Debt-ridden BT has found itself in a corner as the current downturn in the telecoms market shows no sign of abating. The once-rich telco may have to offer the City a fall guy or two if it wants investors to cough up more funds. If, on the other hand, it wants to save chief executive Sir Peter Bonfield's head, it could always ask the government for its 3G money back.
BT has accumulated debts of £30bn -- impressive even by beleaguered dot-com standards. Bonfield has pledged to pay off £10bn of that by the end of 2001. The original plan, announced as part of the big BT shakeup in November, was to sell off a quarter of its Yellow Pages business and a quarter of BT Wireless, but with Orange proving that wireless floats in the current tech climate are liable to sink, BT may have to rethink that plan.
The restructuring and sell-off announcements, described by Bonfield as the telco's most radical move since privatisation, were accompanied by a cutback in its global investments and was intended to raise BT's ailing share price. That didn't happen and pundits now suggest BT will have to go for total rather than partial sell-offs of its assets.
BT is now likely to attempt to raise funds from its shareholders in the form of a rights issue of shares. In order to get any more money out of investors BT may have to offer up a sacrifice -- this will most likely be the architects of those sell-off plans, chief executive Sir Peter Bonfield and chairman Sir Iain Vallance. While GartnerGroup analyst Adam Daum feels this is extreme, he notes that it would also make sense. "It is a bit dramatic to suggest both of them but for the last three years they have been talking about floating off bits. They have given themselves enough rope to hang themselves with," he says.
To save themselves they will have to provide their long-suffering board with a damn good explanation for why they haven't achieved what they said they would points out Daum. BT should not, however, rush into a night of the long knives. "If they resign tomorrow it could precipitate a crisis rather than be a solution," warns Daum.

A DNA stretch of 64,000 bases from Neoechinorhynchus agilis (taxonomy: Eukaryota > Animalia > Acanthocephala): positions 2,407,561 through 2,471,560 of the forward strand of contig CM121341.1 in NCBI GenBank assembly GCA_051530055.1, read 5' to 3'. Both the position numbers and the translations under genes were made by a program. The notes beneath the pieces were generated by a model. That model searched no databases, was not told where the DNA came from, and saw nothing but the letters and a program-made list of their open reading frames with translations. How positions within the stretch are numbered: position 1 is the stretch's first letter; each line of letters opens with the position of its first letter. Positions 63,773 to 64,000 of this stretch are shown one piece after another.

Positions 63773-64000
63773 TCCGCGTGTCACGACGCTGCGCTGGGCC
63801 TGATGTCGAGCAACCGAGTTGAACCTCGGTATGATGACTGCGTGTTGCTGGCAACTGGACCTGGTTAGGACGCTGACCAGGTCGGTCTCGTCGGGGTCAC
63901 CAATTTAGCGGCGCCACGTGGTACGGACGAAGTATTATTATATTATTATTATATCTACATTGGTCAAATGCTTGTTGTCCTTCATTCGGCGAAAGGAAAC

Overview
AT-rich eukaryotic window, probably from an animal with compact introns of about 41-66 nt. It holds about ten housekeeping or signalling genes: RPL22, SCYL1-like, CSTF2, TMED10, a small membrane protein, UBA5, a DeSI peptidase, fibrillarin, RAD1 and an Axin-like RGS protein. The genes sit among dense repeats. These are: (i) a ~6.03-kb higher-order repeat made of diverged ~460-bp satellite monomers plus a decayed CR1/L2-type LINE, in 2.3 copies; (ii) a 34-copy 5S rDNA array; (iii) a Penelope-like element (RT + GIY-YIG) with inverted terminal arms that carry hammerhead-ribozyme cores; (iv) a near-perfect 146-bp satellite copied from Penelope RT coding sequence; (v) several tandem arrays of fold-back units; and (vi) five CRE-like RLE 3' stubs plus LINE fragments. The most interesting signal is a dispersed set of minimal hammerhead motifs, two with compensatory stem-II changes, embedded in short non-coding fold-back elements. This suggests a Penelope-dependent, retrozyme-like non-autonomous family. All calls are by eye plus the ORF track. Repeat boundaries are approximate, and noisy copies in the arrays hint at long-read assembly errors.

The current situation BT finds itself in has arisen because of the huge £4bn fee it paid for its 3G licence. Experts have criticised the UK government for allowing the fees to go so high and Daum suggests a radical plan to save the crippled mobile firms. "Perhaps the government ought to give back some of the money made from 3G," he suggests. This seems unlikely given that chancellor Gordon Brown has already earmarked the £20bn the government made from the sell-off for paying off its own debt.
An alternative is to make wireless -- and 3G in particular -- attractive to investors, says Lars Goddell, analyst with research firm Forrester. "It would help to show some healthy adoption rates on WAP or GPRS," he points out. With BT announcing delays to its GPRS rollout and little good news about WAP, that seems unlikely. Suggestions that the desirability of 3G services have been exaggerated will do nothing to increase investors' enthusiasm.
BT's debt problem is not about to go away and Daum feels the best solution could be to sit out the current crisis in telecoms stock. "The share price is so low that they are not going to get the value of a float. They have missed countless opportunities and now might try and ride the storm," he says.
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